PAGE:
Wide Sargasso Sea by Jean Rhys and Jane Eyre by Charlotte Bronte

Please note: this review contains spoilers for ‘Jane Eyre’ and ‘Wide Sargasso Sea’

You perhaps may never have heard of the book Wide Sargasso Sea, but I can almost guarantee that you’ve heard of Charlotte Bronte’s Jane Eyre. Wide Sargasso Sea rewrites and continues Bertha Mason’s story, as first seen in Jane Eyre.

Jean Rhys’ Wide Sargasso Sea

Bertha Mason was Edward Rochester’s first wife. In Jane Eyre, we never hear her speak a word, and we only learn aspects of her backstory from Rochester. Because of this, essentially all we learn about her is of her ‘madness’ and how Rochester was ‘fooled’ into marrying her. In Jane Eyre, Bertha is little more than ‘the madwoman in the attic’.

Moved by Bertha’s story, and annoyed that so little of Bertha Mason is seen or revealed in Jane Eyre, Rhys decided to rewrite and expand upon Bertha’s story. In her novel, Rhys provides Bertha with a new name, a backstory, and most importantly, a voice. Unlike in Jane Eyre where Bertha (named Antoinette in Wide Sargasso Sea) serves as a thrilling plot twist and haunting presence, in Wide Sargasso Sea, Bertha/Antoinette gets to be whole. She gets to be human.

I didn’t know what to expect before reading Rhys’ novel. There are two main things that surprised me.

Firstly, I was surprised to see that Bertha/Antoinette isn’t the only narrator in Wide Sargasso Sea. As well as having Bertha/Antoinette as a narrator and gaining greater insight into her backstory and perspective, we also get ‘Rochester’ (although, in Wide Sargasso Sea, the husband is never named) as a narrator. This surprised me because, as the novel was written with the main goal of adding to Bertha’s tale, I assumed that it would primarily follow Bertha/Antoinette’s point-of-view. However, I did find it interesting to see how the unnamed husband’s mental state deteriorates, and to gain insight into his thoughts and motivations right before deciding to lock up his wife in the third-story room behind the tapestry.

Secondly, I was surprised with how much of the novel expands upon/deviates from Jane Eyre. Although there are characters and partial plot points which parallel Jane Eyre, most aspects of Wide Sargasso Sea change and add to the narrative. In fact, apart from the final part of Wide Sargasso Sea which most directly names characters and events from Thornfield Hall in Jane Eyre, most of the novel involves narrative which has been entirely created by Rhys.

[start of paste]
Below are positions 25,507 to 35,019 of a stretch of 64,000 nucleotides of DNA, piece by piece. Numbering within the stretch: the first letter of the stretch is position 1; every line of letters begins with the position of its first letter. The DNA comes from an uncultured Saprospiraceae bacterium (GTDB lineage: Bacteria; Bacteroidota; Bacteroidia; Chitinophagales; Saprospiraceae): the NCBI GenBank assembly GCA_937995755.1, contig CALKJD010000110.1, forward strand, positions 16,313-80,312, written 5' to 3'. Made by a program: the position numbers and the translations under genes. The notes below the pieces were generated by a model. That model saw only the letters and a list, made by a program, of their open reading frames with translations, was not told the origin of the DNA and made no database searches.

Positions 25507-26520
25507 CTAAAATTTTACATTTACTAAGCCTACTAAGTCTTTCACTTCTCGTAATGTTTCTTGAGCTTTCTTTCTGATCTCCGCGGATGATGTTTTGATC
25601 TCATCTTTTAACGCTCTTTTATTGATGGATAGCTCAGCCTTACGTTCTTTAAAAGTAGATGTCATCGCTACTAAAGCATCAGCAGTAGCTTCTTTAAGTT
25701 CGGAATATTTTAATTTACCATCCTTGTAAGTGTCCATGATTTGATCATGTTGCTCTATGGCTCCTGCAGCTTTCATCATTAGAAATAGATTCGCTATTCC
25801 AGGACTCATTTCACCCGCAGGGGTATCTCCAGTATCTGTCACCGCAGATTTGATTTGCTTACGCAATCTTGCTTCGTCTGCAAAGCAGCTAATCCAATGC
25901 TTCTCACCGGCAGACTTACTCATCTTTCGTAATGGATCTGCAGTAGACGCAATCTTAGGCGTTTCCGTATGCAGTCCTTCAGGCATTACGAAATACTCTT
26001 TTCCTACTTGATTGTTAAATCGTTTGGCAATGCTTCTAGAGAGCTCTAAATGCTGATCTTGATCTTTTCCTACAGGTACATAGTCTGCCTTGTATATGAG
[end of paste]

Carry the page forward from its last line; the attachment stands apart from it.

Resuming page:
Jean Rhys’ Wide Sargasso Sea (left) and Charlotte Bronte’s Jane Eyre

Would I recommend this book? I’m not sure. Although the novel was short, it was a rather dense read and every sentence had to be read and considered carefully. This in itself isn’t necessarily a flaw, but I do think it is something to keep in mind for anyone who is considering reading Wide Sargasso Sea.

I think that if there are any Jane Eyre lovers out there contemplating reading this, but who are worried that it will somehow taint the original novel, don’t fret. Because most of Wide Sargasso Sea is different to Jane Eyre, you can almost read it as a novel entirely separate from Jane Eyre if you really wanted to (although be warned, part 3 (the shortest section in Wide Sargasso Sea) is very heavily based on Jane Eyre.

Overall, I think I liked Wide Sargasso Sea. Either way, I’m glad I read it and I look forward to reading it again someday. I think I will have a better understanding of the book when I’m able to reread it at another time for pleasure rather than having to read it for class.


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